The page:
Sensory Processing Disorder

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A Day At The Beach With Your Sensory Sensitive Child

Making Waves: OT Tips and Tools for a Sensational Beach Trip ☀️

Going to the beach can be a fun and memorable activity for the whole family, but can also be a highly sensory experience. There are so many kiddos who WANT to enjoy time at the beach, but are hesitant because of all the sensory components involved. While the sun, sand, water, and crashing waves can seem like a great day out, if your child has auditory, visual, or tactile sensitivities, these sensations can be uncomfortable, aversive, and even downright scary.

It is important to acknowledge the challenges that neurodivergent children may face when going to the beach and to normalize the use of strategies to help them navigate this new environment. Tools such as sunglasses, water shoes, spray sunscreen (“rubbed on” vs sprayed on), rash guards, swim caps, and ear plugs can help. Preparatory heavy work activities, including deep pressure massage, digging in the sand, towel tug-of-war, and carrying heavy buckets can help your child’s nervous system receive sensory information without the overload.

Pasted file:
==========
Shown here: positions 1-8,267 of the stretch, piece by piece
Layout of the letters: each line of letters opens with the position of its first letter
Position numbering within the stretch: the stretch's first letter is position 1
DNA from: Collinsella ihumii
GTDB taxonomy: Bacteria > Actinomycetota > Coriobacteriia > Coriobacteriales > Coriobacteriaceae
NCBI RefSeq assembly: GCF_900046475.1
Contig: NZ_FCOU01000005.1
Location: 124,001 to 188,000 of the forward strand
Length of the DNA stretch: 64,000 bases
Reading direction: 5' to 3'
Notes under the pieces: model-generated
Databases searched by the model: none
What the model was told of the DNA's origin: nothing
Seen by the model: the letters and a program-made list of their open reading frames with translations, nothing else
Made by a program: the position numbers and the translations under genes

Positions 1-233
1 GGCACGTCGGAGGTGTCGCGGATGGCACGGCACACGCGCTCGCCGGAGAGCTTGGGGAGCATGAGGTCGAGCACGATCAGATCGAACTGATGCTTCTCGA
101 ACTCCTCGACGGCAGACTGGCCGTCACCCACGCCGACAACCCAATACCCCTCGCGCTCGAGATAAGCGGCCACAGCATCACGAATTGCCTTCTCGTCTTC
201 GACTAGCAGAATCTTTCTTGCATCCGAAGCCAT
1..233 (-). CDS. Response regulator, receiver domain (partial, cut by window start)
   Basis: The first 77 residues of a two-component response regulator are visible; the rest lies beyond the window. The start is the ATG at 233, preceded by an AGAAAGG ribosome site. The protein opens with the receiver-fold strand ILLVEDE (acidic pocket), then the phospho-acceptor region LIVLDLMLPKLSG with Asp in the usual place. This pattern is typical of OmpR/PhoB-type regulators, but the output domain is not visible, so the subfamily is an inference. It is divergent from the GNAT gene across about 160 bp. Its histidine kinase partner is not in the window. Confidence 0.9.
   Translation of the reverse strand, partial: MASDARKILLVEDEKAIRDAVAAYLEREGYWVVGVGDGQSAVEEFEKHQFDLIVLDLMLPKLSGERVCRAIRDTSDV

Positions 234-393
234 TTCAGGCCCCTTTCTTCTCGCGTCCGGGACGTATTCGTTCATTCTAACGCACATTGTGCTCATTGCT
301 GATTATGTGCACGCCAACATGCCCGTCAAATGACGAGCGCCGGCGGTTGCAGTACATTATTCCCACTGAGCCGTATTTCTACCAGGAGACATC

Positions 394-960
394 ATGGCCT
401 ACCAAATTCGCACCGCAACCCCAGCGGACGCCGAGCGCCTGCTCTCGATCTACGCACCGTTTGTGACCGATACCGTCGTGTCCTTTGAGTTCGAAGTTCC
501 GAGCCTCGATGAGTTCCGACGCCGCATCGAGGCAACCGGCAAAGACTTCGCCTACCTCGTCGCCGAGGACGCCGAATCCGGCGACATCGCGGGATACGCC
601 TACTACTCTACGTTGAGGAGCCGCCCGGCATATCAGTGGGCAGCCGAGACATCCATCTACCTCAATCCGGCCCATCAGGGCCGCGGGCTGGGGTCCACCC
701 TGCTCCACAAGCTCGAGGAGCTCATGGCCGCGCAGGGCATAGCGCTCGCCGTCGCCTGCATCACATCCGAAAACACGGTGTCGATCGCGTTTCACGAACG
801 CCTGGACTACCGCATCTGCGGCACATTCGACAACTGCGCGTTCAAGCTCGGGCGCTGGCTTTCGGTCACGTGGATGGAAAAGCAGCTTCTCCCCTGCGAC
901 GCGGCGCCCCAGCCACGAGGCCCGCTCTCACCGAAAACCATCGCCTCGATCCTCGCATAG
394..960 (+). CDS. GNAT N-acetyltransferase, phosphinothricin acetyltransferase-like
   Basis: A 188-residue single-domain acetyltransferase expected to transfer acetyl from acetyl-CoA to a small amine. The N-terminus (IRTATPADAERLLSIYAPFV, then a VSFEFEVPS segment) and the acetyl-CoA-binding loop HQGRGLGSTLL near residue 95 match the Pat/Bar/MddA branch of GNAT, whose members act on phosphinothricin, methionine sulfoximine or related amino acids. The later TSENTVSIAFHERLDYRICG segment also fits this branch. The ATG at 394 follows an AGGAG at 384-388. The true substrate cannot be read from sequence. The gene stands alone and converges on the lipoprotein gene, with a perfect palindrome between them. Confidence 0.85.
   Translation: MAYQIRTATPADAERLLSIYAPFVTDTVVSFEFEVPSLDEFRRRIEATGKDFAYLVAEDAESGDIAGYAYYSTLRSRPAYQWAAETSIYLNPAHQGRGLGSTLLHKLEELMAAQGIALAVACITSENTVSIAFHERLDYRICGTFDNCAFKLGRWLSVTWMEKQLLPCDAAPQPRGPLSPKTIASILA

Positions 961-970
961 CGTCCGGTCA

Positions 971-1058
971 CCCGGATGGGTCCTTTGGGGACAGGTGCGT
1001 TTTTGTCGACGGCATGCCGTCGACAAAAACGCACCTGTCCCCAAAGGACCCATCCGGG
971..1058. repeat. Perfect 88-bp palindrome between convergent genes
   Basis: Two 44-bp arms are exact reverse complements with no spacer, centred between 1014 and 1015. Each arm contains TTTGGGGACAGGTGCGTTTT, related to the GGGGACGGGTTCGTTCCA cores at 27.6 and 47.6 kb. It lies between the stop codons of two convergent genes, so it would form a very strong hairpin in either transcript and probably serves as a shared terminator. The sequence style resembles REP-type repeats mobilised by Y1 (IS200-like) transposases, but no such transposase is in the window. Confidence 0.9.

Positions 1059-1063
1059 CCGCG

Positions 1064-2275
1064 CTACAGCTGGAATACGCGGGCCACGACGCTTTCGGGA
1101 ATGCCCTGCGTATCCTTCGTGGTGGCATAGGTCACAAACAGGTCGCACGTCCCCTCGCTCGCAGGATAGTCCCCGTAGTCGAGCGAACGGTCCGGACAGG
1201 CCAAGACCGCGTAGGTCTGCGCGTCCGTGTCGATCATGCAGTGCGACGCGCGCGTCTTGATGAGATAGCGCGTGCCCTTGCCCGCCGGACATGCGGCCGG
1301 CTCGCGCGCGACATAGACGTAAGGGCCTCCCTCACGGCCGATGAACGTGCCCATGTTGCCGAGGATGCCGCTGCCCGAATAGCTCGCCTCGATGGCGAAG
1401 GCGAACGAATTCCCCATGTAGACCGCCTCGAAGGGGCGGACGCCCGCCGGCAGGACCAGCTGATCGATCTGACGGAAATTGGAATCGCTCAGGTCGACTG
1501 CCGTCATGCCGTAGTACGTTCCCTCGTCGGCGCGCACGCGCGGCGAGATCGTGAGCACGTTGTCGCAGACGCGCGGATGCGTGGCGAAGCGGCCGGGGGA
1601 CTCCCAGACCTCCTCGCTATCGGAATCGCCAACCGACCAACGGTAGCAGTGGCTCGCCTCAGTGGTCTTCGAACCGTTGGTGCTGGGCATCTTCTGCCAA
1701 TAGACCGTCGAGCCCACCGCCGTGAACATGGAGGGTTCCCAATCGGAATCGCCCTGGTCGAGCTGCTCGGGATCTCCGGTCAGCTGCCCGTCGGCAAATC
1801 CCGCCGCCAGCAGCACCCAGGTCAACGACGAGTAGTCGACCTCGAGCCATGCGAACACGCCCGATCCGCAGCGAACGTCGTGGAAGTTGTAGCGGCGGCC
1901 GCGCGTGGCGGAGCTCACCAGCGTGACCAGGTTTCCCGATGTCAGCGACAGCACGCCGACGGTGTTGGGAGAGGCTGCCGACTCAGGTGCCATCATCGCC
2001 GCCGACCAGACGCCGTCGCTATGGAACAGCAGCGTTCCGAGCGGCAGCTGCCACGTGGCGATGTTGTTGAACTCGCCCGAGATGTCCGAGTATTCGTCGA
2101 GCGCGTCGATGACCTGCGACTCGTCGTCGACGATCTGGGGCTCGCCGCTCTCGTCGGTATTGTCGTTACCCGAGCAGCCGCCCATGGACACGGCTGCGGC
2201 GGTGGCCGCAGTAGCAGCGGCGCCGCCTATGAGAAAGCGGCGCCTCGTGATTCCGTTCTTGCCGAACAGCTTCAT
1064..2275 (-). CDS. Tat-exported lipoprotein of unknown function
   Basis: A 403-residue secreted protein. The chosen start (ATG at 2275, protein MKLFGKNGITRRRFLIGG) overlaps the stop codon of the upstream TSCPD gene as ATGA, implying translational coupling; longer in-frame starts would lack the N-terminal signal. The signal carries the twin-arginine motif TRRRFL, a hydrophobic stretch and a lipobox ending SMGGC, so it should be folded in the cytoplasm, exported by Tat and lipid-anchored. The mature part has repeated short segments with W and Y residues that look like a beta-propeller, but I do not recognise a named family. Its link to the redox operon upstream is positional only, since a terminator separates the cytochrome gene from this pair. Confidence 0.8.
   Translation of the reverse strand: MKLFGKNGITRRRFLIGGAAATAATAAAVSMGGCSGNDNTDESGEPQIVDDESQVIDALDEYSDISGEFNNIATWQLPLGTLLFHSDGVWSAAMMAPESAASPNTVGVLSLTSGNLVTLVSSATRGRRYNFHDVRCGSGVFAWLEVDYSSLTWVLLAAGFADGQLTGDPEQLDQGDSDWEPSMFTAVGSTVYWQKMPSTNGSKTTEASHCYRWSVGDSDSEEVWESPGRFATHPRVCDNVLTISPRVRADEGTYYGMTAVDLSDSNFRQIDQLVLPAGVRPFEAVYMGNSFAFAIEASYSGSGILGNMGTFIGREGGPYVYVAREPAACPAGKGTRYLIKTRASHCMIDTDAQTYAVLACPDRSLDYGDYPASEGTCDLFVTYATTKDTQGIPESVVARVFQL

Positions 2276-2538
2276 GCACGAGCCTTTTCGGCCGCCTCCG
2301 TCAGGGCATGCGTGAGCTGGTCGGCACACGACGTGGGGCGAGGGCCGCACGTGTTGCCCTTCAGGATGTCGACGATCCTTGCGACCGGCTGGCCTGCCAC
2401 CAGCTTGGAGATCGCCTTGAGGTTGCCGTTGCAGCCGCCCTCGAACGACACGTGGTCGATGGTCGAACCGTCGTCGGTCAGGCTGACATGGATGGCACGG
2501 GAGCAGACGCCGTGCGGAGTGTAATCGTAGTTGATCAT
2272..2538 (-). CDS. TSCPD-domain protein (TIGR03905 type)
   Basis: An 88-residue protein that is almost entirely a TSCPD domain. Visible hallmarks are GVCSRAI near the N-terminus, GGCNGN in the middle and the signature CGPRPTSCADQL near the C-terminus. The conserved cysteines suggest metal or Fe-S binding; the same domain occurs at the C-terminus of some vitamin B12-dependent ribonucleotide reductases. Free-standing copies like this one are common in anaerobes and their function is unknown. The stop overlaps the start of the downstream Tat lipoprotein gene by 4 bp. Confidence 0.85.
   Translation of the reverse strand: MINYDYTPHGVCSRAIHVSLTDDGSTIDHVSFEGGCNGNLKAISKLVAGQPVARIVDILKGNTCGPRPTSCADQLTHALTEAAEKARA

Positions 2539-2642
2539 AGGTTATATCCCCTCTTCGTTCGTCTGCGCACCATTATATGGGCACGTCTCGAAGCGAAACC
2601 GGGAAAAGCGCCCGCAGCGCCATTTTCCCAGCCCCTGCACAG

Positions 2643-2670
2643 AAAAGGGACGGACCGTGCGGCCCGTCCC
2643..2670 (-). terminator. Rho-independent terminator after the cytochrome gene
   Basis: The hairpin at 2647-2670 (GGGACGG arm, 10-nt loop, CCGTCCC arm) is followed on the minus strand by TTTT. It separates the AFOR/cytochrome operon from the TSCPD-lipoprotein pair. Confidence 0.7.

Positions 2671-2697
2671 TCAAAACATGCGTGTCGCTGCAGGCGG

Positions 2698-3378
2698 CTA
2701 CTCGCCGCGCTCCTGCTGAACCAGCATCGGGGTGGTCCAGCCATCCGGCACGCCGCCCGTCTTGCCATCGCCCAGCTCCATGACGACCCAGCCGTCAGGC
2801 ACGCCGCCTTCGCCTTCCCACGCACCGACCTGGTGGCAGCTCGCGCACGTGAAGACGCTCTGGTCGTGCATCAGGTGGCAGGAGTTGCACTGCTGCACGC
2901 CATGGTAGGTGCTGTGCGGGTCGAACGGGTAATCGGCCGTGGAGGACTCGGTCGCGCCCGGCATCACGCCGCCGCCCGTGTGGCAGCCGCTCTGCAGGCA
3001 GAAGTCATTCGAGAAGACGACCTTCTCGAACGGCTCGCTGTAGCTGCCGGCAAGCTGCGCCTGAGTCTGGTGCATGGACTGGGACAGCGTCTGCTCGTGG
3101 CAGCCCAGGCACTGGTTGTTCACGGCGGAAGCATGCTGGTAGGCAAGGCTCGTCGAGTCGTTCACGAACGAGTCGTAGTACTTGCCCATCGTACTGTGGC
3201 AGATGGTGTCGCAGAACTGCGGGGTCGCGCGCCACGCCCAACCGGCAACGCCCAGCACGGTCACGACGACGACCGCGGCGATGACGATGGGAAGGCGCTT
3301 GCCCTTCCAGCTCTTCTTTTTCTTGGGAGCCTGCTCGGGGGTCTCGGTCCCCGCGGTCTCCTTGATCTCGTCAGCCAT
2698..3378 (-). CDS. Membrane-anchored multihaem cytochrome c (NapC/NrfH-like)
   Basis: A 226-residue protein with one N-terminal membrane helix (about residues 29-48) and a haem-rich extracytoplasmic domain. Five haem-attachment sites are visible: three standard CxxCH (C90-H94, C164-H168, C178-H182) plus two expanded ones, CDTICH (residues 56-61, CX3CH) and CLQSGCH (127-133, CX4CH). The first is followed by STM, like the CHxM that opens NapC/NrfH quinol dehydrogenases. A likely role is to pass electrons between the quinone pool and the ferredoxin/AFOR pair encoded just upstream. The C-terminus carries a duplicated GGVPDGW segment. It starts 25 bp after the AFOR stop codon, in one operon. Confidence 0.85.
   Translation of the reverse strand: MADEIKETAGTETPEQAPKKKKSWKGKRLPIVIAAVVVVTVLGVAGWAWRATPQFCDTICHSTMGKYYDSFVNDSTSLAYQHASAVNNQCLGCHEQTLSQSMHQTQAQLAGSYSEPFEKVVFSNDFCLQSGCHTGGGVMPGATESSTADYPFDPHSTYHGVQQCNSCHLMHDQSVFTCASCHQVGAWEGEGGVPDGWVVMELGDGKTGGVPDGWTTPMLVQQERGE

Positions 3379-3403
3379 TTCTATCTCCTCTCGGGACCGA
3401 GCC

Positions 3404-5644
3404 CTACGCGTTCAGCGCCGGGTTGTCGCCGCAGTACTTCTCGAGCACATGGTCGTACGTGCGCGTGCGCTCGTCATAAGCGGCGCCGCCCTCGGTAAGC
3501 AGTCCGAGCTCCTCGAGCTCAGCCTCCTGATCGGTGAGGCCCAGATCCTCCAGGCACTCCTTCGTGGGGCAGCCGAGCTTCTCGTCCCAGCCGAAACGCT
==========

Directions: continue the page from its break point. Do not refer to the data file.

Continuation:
Check out our latest blog post for some tips and tools you can use to help mitigate sensory challenges.

Making Waves: OT Tips and Tools for a Sensational Beach Trip...

#SensoryProcessingDisorder #Autism #AutismSpectrumDisorder

Making Waves: OT Tips and Tools for a Sensational Beach Trip ☀️ — King's Day Out

Going to the beach can be a fun and memorable activity for the whole family, but can also be a highly sensory experience. While the sun, sand, water, and crashing waves can seem like a great day out, if your child has auditory, visual, or tactile sensitivities, these sensations can be uncomfortable,
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Feeling Isolated and Excluded

I am feeling profound sadness because I am learning that my daughter is being systematically excluded from my husband's family. Despite my persistent efforts to integrate her into our extended family's social circle, she is constantly excluded from birthday parties and playdates.

Time and time again, I extended heartfelt invitations for my husband's cousins (they were all raised like siblings in the past) for them to join us and bring their children to my mother-in-law's house for my daughter and their children to have a playdate (as me, my husband and my daughter live in another city), and always invited everyone for her birthday parties. I always made it very clear that I wanted them close, and that my daughter loved to be around them. Yet, despite my repeated reminders, they consistently disregard her, almost never extending an invitation to her for their own events or celebrations.